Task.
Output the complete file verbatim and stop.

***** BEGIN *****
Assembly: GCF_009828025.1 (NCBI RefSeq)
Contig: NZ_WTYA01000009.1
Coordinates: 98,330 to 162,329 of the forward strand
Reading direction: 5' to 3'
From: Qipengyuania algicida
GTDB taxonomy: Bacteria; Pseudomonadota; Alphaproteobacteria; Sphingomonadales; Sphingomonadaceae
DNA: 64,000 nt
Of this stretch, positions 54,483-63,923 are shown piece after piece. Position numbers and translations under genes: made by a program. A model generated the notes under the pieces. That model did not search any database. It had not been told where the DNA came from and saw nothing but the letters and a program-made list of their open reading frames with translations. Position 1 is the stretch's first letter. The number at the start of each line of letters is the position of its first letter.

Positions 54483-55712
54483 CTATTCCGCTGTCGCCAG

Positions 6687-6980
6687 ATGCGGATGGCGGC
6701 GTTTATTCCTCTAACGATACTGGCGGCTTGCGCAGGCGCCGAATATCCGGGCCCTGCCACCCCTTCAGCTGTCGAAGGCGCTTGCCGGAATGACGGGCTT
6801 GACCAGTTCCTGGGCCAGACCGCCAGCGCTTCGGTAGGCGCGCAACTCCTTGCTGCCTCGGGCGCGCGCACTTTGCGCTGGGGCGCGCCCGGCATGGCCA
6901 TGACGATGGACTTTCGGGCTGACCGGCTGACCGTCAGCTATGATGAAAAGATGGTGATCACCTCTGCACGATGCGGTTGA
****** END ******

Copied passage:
Assembly: GCF_009828025.1 (NCBI RefSeq)
Contig: NZ_WTYA01000009.1
Coordinates: 98,330 to 162,329 of the forward strand
Reading direction: 5' to 3'
From: Qipengyuania algicida
GTDB taxonomy: Bacteria; Pseudomonadota; Alphaproteobacteria; Sphingomonadales; Sphingomonadaceae
DNA: 64,000 nt
Of this stretch, positions 54,483-63,923 are shown piece after piece. Position numbers and translations under genes: made by a program. A model generated the notes under the pieces. That model did not search any database. It had not been told where the DNA came from and saw nothing but the letters and a program-made list of their open reading frames with translations. Position 1 is the stretch's first letter. The number at the start of each line of letters is the position of its first letter.

Positions 54483-55712
54483 CTATTCCGCTGTCGCCAG

Positions 6687-6980
6687 ATGCGGATGGCGGC
6701 GTTTATTCCTCTAACGATACTGGCGGCTTGCGCAGGCGCCGAATATCCGGGCCCTGCCACCCCTTCAGCTGTCGAAGGCGCTTGCCGGAATGACGGGCTT
6801 GACCAGTTCCTGGGCCAGACCGCCAGCGCTTCGGTAGGCGCGCAACTCCTTGCTGCCTCGGGCGCGCGCACTTTGCGCTGGGGCGCGCCCGGCATGGCCA
6901 TGACGATGGACTTTCGGGCTGACCGGCTGACCGTCAGCTATGATGAAAAGATGGTGATCACCTCTGCACGATGCGGTTGA